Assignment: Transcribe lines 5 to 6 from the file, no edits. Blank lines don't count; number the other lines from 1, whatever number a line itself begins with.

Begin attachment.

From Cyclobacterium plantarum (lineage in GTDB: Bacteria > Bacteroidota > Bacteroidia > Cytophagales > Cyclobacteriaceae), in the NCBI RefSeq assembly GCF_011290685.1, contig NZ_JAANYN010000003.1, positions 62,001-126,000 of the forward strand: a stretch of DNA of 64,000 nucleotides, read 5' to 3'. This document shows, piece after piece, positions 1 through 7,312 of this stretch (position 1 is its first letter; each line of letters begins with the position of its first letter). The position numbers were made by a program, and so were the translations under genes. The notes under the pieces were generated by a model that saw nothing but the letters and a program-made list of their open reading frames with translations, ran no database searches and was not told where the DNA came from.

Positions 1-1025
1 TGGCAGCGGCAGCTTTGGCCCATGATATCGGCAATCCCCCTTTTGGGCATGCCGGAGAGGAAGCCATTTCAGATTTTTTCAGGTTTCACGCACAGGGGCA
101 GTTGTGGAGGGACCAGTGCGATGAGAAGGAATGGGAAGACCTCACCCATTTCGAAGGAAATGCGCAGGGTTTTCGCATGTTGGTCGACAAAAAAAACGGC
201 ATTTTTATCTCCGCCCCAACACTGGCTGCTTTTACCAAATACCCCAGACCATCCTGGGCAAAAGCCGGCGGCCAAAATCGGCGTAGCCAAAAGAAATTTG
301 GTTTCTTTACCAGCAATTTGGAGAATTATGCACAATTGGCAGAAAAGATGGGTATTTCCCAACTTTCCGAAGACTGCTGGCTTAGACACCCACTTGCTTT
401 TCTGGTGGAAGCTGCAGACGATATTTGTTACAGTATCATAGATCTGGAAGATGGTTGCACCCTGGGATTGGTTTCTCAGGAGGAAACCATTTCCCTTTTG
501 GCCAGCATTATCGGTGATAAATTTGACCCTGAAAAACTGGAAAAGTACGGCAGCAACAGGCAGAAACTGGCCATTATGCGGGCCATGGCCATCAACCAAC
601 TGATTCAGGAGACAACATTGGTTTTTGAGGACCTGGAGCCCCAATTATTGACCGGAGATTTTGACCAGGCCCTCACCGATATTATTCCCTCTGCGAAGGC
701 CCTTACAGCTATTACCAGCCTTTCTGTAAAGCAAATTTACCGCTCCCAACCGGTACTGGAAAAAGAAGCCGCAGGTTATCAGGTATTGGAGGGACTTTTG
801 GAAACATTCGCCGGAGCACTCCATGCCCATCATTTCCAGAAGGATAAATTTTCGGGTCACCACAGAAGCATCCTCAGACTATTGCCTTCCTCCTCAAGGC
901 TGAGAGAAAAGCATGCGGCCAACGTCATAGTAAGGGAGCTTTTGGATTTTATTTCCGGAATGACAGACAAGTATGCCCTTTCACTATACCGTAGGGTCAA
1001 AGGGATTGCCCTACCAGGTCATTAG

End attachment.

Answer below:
201 ATTTTTATCTCCGCCCCAACACTGGCTGCTTTTACCAAATACCCCAGACCATCCTGGGCAAAAGCCGGCGGCCAAAATCGGCGTAGCCAAAAGAAATTTG
301 GTTTCTTTACCAGCAATTTGGAGAATTATGCACAATTGGCAGAAAAGATGGGTATTTCCCAACTTTCCGAAGACTGCTGGCTTAGACACCCACTTGCTTT